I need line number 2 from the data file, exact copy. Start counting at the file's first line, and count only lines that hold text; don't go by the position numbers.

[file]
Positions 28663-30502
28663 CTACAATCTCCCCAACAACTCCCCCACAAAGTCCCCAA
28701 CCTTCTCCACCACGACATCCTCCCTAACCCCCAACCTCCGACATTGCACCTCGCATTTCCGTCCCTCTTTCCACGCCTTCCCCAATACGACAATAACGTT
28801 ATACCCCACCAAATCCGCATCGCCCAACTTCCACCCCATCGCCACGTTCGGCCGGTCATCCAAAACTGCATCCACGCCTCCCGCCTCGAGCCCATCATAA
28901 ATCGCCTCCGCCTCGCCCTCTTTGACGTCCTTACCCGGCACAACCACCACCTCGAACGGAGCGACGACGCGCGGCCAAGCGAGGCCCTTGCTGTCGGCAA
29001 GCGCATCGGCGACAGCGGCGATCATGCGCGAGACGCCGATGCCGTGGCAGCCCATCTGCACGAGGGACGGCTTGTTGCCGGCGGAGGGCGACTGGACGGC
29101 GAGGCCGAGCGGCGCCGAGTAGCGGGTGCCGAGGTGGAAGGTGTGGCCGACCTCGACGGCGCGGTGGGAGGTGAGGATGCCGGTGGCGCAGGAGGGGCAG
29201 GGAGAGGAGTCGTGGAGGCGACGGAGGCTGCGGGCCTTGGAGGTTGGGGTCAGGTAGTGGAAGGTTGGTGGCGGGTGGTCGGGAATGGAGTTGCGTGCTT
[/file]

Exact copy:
28663 CTACAATCTCCCCAACAACTCCCCCACAAAGTCCCCAA